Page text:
Sean O'Brien can be forgiven for wondering about the up and down nature of life as he embarks on his third full season on the professional circuit with Leinster.
Over the course of the last fortnight the Tullow wing forward has displayed typical tenacity and aggression against English Premiership hopefuls London Wasps and Leicester Tigers.
Leaving Welford Road last weekend, O'Brien's body language belied a man just merely content to be back out on the field after a six-month absence.
While the goal in every contest is to win, the nature of pre-season friendly fixtures is about establishing patterns, honing match sharpness and generating competition within the squad for the contests to come.
Irrespective of the degree or level of competition at this time of year, O'Brien was not a happy man. It's the age-old struggle of nature breeding hunger.
"Look, you're always going to be happy to be back playing after that kind of an absence, but there were aspects of our game -- and my own game -- that need a real improvement if we are to have any hope of beating Glasgow," was his honest assessment of the last fortnight.
"Neither result went our way, but there was an improvement against Leicester and we'll take the positives from that and take it into the start of the Magners League. You could see how spending that bit more time with each other -- training and playing -- is beginning to reap its benefits.
"We knew that we only played well for five and 10 minutes at a time against Wasps, but there were signs that we were getting more consistency into our game."
Having come through Leinster's preparations for the big Magners League kick off in Glasgow this evening, O'Brien, who was selected as captain in both friendlies, remains cautiously positive about his side's preparations.
"I still think we're in a good place", the 23-year-old reflected. "Whenever you have a new coaching team with new systems it will always take a bit of time to bed in ideas. Over the next few weeks we'll have a better idea how well we're bedding into the new regime, but I think that we're happy with where we are overall. There's a freshness to the set-up that keeps you on your toes and the approach by all of the players has been positive so far."
In between a gruelling personal and collective rehabilitation period over the summer months, O'Brien squeezed in short breaks to New York and to his brother Stephen's wedding in Jersey.
The last six months have been, he admits, a frustrating period which merely served to intensify his hunger to build on his 34 provincial and three senior international appearances.
"I don't like watching games," he reveals with an honest smile. "It's important when you're out injured to support the team in any way you can, even though you can't play yourself, but it hurts you. Of course it does. You want to be out there, helping the team where it matters on the field but you're stuck up in the stands and it can be frustrating.
"It's something you have to get on with. Since the injury (a broken leg sustained against the Scarlets in February), I've found that I've been looking forward to rehabbing because I just wanted to get back playing."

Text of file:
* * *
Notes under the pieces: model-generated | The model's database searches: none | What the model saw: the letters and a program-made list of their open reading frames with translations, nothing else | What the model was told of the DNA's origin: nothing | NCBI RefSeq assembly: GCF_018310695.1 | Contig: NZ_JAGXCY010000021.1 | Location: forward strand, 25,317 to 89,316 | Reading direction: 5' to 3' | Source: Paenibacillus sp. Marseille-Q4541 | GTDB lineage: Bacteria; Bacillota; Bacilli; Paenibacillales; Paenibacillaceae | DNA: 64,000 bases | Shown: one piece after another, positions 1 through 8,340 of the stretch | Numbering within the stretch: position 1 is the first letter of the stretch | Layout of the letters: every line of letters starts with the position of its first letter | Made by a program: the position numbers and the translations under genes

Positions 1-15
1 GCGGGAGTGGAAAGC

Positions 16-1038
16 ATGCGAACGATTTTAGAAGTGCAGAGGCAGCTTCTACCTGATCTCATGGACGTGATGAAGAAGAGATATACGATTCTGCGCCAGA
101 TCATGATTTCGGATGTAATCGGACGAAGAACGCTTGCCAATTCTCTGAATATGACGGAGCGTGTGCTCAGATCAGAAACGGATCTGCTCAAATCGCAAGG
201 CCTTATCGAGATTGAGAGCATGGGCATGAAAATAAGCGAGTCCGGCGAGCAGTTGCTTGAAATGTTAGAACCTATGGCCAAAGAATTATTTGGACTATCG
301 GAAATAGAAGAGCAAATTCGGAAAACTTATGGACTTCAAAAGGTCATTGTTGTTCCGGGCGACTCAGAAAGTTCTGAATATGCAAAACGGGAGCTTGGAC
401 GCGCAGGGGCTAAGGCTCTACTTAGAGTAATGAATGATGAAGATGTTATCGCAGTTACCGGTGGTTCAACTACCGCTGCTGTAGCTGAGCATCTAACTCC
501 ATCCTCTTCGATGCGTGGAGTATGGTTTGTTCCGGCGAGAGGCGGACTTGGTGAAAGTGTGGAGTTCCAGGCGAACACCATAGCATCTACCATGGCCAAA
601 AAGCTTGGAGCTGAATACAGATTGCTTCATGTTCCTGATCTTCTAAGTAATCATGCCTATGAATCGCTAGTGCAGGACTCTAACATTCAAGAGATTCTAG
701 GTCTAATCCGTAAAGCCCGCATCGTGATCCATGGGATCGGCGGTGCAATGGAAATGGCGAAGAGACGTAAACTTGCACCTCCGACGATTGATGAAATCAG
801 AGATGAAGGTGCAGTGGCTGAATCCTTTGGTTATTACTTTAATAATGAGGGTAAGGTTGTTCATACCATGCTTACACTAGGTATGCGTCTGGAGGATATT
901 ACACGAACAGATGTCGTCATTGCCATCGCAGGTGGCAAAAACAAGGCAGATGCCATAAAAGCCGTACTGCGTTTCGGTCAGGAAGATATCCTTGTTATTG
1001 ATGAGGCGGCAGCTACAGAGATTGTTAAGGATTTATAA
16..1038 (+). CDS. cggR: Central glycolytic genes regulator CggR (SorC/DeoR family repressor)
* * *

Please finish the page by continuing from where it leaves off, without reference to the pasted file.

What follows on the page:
He believes that the Glasgow Warriors will pose a real threat on the opening weekend given the Scottish side's impressive closing run into the inaugural Magners League play-offs last season. The rejuvenation of Scottish rugby of late means that Leinster will need to be strong at set-pieces and to approach the game with a positive mindset.
"I think we'll need to have a strong set-piece," he said. "We will look to disrupt their scrum and lineout which has proven to be such an effective platform for them over the last few seasons. We'll then look to get good, quick go-forward ball and try to capitalise on any chances that might come our way.
"Even though they, like ourselves, will be missing a few players they're not a team of individuals. They're strong throughout (their squad) with a good pack of forwards and a number of dangerous backs. So we'll have to have a watchful eye on everyone." A new season signals a fresh start, he says, and it also brings about its own challenges.
"After a week or two injured you really do miss the buzz of being around the squad regularly. So after a long, tiring season -- and with the new coaching team coming in -- it has given everyone a lift. It has been an exciting time and everyone came in after their four or five weeks off with a lot of energy and enthusiasm.
"It's going to be a big year. The support off the field at the training visits to Mullingar, Wexford Wanderers and Clondalkin which attracted thousands, as well as the 13,000 supporters who bought their season tickets, gives everyone a lift.
"Coming from the country myself, you can see that people really do feel that Leinster is their team and the links with the team across the province and right across the country have never been stronger.
"The move to the Aviva Stadium for the Munster and Clermont Auvergne games are going to be massive occasions, but there's a lot of hard work to be done before then." With a thoughtful pause he adds. "It's almost like the your first few days back in school .You want to make an impression when you're starting off, but you also don't want to make too many mistakes! A lot of the lads have done that and we want to keep on building and building, starting tonight."